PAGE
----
By Noemi Gamel
The southern coast of Thailand is famous for its beautiful, white-stand, sapphire blue water beaches. The Andalman Sea has a feature that I find most enticing: it is warm!
Unfortunately, many other tourists have discovered that Thai beaches are the place to be, and you will often find yourself sharing the white sands with your neighbors just inches away from you. There are a few things you can do to avoid the crowds while visiting during the good weather months.
First, don’t limit yourself to the beaches on the mainland. Venture out to the peninsulas and islands off the coast. While we were in Krabi, we took a long boat to Railay Beach, which is buttressed by some beautiful rock cliffs. The views were gorgeous! There are no cars in Railay Beach, and while it can be expensive to stay on the peninsula, it makes for a memorable day trip.
Second, arrive early. This has the added benefit that you can avoid the intense Thai sun during the hottest part of the day. Get to the beach around 9:30 am, and you will find a lot of space without the oppressive heat.
By Noemi Gamel
When we were in Hanoi, there was one restaurant I made sure we patronized: KOTO. One of the reasons I wanted to eat there were the desserts, because while Asia has amazing food, they are a bit lacking in the sweet department. The main reason, however, was that KOTO is one of the training restaurants in Hanoi.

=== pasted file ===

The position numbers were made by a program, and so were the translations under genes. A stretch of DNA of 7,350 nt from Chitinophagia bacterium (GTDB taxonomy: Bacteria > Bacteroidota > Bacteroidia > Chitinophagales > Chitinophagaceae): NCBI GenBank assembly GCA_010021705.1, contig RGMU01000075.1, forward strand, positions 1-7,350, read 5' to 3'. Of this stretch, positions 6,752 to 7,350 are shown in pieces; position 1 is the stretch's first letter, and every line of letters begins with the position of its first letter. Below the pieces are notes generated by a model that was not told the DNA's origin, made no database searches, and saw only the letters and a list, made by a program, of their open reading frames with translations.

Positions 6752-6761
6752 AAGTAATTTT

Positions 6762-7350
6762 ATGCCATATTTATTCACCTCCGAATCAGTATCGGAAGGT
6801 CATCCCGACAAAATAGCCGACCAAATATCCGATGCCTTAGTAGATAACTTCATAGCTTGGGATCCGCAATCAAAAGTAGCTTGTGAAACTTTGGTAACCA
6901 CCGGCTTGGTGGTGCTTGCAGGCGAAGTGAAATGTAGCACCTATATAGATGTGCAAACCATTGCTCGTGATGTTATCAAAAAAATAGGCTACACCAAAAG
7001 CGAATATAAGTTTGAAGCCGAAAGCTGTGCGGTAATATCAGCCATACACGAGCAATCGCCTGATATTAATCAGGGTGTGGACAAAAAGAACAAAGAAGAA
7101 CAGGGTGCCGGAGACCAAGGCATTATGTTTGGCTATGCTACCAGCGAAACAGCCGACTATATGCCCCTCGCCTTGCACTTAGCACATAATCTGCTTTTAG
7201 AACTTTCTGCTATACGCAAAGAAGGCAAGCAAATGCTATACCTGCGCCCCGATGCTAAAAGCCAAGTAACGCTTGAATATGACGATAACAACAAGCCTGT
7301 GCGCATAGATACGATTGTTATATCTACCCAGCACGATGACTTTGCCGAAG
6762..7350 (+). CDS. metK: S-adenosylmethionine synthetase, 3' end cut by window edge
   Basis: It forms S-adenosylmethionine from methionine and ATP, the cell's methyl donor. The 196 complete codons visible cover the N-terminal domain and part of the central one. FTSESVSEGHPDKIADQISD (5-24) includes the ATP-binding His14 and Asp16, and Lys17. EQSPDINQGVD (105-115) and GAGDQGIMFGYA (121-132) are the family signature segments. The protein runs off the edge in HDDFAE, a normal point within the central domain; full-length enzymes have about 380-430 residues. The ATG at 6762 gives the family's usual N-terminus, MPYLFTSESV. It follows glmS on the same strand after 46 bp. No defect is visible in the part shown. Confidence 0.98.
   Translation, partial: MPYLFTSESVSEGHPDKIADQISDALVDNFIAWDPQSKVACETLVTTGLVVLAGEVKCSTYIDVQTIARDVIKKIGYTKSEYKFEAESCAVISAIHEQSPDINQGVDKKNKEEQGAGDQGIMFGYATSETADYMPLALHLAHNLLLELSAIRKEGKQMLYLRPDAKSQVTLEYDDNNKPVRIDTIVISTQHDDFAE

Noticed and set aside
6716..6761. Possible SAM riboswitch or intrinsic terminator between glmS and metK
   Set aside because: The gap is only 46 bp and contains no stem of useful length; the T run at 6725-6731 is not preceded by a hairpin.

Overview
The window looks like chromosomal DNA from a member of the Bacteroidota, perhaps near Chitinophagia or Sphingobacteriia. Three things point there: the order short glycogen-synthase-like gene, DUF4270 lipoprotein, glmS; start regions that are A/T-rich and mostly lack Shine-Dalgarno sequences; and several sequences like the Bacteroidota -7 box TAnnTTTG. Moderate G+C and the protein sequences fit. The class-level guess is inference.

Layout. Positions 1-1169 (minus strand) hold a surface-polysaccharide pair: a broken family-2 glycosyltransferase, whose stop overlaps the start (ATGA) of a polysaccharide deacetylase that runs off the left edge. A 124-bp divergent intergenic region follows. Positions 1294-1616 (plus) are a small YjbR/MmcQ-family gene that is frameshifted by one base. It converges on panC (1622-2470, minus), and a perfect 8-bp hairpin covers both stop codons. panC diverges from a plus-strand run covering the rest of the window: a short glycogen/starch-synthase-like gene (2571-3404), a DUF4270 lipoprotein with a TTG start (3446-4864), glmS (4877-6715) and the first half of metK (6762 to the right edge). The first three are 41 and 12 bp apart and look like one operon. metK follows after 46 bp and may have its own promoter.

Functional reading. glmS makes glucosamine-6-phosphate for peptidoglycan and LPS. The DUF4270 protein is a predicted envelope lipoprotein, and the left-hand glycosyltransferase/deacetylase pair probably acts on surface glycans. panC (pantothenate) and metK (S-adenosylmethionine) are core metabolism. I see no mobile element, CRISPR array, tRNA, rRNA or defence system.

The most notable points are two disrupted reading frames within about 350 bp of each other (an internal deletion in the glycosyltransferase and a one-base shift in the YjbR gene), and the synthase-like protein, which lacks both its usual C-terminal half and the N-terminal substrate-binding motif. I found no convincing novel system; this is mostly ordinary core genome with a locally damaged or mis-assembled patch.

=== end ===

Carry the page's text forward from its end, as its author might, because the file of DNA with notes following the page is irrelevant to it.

KOTO’s mission is to train disadvantaged Vietnamese youth in the hospitality and culinary arts. They are also taught English lessons. KOTO is the venue where the trainees are able to hone their newly learned skills under the supervision of teaching wait staff and cooks. The food was pretty good, and the desserts were spectacular. I missed Western cakes and pastries! However, the best part of eating at KOTO was knowing we were helping a good cause.
Training restaurants are common in South East Asia. We also ate at Marum in Siem Reap, which trains disadvantaged Cambodian youth in the hospitality arts and provides them with an education. The parents of the Marum students are also employed for fair wages to make souvenirs that are sold in the Marum shop. Marum is a restaurant approved by Child Safe International, an organization whose mission is to protect children from exploitation and trafficking. In Phnom Penh, we ate at a delicious restaurant called Daughters of Cambodia, which provides employment and training to victims of the sex industry.
Next time you are in South East Asia, I highly recommend you visit a training restaurant. The food quality is excellent, the service meets high standards, and you may learn something about the local people.